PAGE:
Ethernet 3                QLogic BCM5709C Gigabit Ethernet ...#50       6 Disconnected 00-25-B3-E3-69-EA          0 bps
Ethernet 4                QLogic BCM5709C Gigabit Ethernet ...#48       5 Up           00-25-B3-E3-69-E6         1 Gbps
vEthernet (InternalVne... Hyper-V Virtual Ethernet Adapter #2          28 Up           00-15-5D-00-28-01        10 Gbps
Ethernet 2                QLogic BCM5709C Gigabit Ethernet ...#51       4 Up           00-25-B3-E3-69-EC         1 Gbps

 

and if I apply the command to see the ip this is the result:

 

InterfaceAlias       : vEthernet (External)
InterfaceIndex       : 16
InterfaceDescription : Hyper-V Virtual Ethernet Adapter
NetProfile.Name      : Unidentified network
IPv4Address          : 169.254.12.63
IPv6DefaultGateway   :
IPv4DefaultGateway   :
DNSServer            : fec0:0:0:ffff::1
                       fec0:0:0:ffff::2
                       fec0:0:0:ffff::3

 

I also seen this with Get-VMNetworkAdapter -All (but I never used previously this command so I don't know if it is so that the ip address doesn't appear for External switch):

 

InternalVnet40  True                        InternalVnet40 00155D002801 {Ok}
External        True                        External       0025B3E369E8 {Ok}
Scheda di rete  False          vm-w10-mgt   External       00155D002805 {Ok}   {169.254.202.201, fe80::5012:480e:323...
Scheda di rete  False          vm-w10-n1    InternalVnet40 00155D002802 {Ok}   {192.168.40.200}
Scheda di rete  False          vm-w10-n2    InternalVnet40 00155D002803 {Ok}   {192.168.40.201}
Network Adapter False          vm-w2k19-pre External       00155D002806        {}

 

Seems like that the virtual nic that Hyper-V creates was not bound to the physical nic.

 

Any suggestion?

 

I'm also trying if there is the same behavior with the 17623 Semi-Annual build. I'll let you know.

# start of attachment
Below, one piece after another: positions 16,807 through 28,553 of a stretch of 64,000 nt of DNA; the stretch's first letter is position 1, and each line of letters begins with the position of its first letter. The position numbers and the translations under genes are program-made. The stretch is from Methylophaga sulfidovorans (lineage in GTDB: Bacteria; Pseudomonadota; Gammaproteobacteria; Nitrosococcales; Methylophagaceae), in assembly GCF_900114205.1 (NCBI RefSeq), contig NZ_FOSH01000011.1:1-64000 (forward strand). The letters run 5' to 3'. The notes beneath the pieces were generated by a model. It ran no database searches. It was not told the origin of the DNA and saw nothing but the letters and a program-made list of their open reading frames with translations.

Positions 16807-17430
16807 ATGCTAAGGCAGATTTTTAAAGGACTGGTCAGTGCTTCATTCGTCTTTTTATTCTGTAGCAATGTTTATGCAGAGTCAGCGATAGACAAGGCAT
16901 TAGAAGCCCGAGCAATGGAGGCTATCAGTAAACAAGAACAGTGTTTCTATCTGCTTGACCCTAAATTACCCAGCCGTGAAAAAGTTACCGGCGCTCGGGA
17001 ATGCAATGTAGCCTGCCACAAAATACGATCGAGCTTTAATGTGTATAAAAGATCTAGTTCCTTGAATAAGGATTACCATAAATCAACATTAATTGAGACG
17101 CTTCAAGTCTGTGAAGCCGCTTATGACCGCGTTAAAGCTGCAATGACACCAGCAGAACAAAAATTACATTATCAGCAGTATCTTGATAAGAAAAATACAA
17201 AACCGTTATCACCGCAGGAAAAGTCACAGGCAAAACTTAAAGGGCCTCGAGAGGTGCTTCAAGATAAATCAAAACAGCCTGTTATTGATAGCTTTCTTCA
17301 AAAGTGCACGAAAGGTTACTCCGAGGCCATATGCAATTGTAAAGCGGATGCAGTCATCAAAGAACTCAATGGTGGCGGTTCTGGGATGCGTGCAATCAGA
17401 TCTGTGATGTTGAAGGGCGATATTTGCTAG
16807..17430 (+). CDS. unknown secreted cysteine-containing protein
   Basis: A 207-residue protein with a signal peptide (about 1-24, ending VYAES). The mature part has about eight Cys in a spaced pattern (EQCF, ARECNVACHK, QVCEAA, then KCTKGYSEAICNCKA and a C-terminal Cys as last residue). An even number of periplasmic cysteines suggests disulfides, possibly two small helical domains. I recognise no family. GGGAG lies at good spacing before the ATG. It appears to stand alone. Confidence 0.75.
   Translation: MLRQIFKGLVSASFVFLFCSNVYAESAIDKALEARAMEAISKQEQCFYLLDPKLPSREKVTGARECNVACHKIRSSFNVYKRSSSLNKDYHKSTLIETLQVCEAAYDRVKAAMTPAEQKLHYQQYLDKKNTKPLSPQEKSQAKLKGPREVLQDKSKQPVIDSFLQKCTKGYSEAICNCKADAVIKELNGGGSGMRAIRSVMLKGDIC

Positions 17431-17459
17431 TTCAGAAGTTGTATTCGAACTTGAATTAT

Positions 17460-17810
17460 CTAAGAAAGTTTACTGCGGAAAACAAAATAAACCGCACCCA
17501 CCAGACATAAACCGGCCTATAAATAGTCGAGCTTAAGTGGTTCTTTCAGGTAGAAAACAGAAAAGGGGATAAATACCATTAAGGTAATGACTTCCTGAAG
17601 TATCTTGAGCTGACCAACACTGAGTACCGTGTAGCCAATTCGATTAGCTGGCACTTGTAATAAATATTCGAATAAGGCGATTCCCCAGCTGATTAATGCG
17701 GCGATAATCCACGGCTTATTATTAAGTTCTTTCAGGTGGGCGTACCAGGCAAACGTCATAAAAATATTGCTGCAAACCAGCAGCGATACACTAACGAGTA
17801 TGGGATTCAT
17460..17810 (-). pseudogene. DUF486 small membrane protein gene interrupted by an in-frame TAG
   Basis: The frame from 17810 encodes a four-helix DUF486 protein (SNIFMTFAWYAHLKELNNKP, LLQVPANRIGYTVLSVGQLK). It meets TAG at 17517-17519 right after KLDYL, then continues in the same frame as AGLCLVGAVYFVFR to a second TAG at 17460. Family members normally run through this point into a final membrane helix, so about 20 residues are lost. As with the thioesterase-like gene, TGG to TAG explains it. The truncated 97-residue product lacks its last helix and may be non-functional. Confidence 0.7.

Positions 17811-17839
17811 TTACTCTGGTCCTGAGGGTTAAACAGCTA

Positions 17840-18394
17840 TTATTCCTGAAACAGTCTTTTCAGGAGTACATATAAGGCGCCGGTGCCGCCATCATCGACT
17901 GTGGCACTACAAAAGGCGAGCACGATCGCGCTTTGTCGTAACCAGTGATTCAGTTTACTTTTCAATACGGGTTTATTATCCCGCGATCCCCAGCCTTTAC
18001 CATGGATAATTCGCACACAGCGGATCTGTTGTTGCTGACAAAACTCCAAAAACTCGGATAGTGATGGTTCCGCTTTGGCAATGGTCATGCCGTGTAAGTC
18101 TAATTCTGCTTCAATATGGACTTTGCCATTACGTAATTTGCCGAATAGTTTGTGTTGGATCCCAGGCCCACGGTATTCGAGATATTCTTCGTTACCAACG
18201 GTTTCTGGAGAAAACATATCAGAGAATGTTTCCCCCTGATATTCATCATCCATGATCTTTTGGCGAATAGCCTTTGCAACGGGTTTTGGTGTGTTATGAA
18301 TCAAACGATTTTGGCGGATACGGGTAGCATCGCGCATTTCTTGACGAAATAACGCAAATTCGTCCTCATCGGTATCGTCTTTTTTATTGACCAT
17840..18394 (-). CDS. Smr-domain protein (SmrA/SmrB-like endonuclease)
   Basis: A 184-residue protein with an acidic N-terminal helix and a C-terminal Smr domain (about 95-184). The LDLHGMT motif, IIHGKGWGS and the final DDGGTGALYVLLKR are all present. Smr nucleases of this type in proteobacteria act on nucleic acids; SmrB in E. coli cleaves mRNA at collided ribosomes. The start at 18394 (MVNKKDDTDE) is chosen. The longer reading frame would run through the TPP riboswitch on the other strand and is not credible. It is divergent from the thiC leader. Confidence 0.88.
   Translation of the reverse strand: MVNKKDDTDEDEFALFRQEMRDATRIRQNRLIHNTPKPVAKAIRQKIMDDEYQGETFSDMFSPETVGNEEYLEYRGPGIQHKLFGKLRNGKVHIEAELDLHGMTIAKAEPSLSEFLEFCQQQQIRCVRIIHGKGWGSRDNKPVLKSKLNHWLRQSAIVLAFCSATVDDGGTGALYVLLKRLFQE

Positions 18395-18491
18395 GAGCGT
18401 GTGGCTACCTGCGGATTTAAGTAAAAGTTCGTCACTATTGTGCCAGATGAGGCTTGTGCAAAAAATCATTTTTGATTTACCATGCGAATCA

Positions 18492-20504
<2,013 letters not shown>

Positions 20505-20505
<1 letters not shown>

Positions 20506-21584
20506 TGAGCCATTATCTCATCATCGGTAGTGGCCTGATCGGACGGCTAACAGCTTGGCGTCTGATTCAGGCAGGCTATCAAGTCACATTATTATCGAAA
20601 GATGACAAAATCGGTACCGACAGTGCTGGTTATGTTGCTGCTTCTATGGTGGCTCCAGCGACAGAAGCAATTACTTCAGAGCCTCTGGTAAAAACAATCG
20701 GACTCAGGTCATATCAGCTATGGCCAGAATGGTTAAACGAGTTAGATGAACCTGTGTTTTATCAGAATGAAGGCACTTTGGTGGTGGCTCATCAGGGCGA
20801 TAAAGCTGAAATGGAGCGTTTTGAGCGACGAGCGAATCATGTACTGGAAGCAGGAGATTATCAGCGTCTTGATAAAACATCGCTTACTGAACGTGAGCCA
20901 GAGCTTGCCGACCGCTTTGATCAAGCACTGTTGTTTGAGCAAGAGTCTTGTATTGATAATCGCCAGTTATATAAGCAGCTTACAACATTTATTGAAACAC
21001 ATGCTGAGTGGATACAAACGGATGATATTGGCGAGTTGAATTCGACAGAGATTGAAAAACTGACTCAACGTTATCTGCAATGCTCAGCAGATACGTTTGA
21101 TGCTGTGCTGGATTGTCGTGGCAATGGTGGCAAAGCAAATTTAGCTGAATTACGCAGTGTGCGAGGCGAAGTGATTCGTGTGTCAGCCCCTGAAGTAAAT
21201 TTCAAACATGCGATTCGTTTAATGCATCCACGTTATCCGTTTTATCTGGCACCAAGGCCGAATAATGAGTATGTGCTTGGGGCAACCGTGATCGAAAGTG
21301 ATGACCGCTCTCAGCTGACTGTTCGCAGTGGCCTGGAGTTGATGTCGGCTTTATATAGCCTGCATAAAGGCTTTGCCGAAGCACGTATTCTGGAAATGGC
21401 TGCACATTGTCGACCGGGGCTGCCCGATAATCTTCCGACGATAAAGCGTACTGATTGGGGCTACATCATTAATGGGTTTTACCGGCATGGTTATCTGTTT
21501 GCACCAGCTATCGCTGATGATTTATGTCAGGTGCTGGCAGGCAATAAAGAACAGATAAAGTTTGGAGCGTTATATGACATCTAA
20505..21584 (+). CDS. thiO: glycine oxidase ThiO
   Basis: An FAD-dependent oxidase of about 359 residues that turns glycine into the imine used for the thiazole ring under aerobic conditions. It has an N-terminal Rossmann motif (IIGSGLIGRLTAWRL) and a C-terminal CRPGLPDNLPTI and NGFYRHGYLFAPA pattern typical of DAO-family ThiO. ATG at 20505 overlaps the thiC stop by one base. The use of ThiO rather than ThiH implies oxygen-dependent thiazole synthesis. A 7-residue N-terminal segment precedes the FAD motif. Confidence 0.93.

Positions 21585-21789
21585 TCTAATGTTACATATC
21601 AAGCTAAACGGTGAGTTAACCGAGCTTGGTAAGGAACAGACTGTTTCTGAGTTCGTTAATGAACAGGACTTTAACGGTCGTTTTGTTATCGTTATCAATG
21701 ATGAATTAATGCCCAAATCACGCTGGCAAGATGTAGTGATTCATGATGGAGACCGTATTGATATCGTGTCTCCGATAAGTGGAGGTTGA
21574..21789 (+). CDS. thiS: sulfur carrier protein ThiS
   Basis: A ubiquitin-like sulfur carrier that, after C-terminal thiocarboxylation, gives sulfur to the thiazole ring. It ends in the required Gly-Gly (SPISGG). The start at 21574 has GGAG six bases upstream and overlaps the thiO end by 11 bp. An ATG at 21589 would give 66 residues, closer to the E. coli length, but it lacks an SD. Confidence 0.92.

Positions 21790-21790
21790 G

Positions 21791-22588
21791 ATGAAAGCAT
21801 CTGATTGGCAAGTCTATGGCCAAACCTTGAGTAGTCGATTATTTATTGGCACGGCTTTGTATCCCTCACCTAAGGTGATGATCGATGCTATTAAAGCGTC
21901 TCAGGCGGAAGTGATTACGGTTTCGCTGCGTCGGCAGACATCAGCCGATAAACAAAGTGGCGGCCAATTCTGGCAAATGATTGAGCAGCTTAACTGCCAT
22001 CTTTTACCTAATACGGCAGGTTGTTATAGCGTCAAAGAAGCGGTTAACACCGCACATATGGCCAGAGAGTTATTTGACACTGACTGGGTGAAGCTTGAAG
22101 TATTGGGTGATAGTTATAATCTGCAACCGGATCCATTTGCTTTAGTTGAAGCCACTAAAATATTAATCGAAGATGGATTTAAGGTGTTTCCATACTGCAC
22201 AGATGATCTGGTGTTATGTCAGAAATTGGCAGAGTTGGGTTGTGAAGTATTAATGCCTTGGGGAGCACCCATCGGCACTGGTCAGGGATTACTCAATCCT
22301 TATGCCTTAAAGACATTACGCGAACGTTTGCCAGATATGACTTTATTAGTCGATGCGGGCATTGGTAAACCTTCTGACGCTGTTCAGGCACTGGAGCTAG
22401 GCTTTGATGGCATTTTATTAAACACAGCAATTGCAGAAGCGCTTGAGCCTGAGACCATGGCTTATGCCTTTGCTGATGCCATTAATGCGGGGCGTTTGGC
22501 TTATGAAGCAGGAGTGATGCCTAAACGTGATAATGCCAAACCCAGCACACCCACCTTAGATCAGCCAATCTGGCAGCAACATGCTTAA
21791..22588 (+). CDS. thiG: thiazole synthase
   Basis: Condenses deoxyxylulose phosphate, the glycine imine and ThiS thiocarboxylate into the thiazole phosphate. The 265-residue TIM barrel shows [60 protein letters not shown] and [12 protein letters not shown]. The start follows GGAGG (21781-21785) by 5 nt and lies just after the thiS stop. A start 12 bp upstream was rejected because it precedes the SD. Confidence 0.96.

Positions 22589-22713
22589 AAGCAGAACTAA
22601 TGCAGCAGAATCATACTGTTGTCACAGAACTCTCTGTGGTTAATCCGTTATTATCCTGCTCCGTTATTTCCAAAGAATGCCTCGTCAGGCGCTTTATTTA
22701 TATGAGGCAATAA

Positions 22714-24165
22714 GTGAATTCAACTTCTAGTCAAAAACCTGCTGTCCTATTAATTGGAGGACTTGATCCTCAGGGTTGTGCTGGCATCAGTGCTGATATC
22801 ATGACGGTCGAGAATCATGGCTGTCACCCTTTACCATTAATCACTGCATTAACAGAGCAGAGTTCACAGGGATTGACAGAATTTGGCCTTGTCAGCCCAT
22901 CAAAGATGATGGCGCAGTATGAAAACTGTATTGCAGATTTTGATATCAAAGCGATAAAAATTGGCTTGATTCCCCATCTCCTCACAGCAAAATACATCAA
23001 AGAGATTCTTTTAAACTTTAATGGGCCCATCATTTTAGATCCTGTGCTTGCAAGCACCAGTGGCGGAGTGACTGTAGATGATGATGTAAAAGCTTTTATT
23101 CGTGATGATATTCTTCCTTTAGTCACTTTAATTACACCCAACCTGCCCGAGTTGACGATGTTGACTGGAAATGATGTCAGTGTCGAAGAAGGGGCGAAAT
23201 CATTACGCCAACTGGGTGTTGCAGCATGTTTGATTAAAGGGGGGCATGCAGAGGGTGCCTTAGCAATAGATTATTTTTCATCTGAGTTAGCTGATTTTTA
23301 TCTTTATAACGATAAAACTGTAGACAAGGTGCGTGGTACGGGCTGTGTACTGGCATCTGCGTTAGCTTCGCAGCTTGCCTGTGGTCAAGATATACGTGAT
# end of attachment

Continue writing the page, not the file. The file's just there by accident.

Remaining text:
Marco

 

 

 

Hello Matt,

 

I think I found the solution to the issue and posted the reply on the post created about it on this same forum: https://techcommunity.microsoft.com/t5/Windows-Server-Insiders/Windows-Server-2019-Preview-Build-176...

 

Thanks for your support.

 

Marco

Hi Marco,

 

Good to hear that you might have found a solution.

 

I am curious about your previous post though, you have both a vEthernet (External) adapter and a vEthernet (Internal) adapter on your VM Host. Are you using the vEthernet (Internal) adapter?

 

In my environment if my VM Host has more than one physical NIC I tend to Team them for redundancy and performance. I do this before I install the Hyper-V role.

 

I can post the PowerShell commands that I use to create a teamed NIC. Then after installing Hyper-V role I disable DHCP and tcpip6, set a static IP Address and DNS on the  Hyper-V Virtual Ethernet Adapter.

 

Also Project Honolulu is a good way to manage Server core versions in conjunction with PowerShell and RSAT.  Below is the link.

 

https://www.microsoft.com/en-us/software-download/windowsinsiderpreviewserver

 

Regards,

Matt

Hello Matt,

 

I created the internal switch to test the communication between 2 virtual machines that have no need to access other networks; I created the external switch to assign it to a management virtual machine where to I want to install Project Honolulu and RSAT to test them.

 

Because this is a server for a test I don't teamed the nic (until now) and usually, as you do, I disable dhcp and assign a static address; previously, even on my Windows 10 machine, I've seen that if you install the Hyper-V role it creates a virtual adapter and then bind it to the physical and so the former  takes the static ip address of the latter: is it still true or on Windows 10 and on Hyper-V standalone server is so while if I installa Windows Server and then Hyper-V role I may assign different the static ip address to both (virtual and physica) nics?

I thought that create an external switch and check the box to allow to use the management interface does the bind and I have a unique ip address.

 

What I don't understand?

 

Marco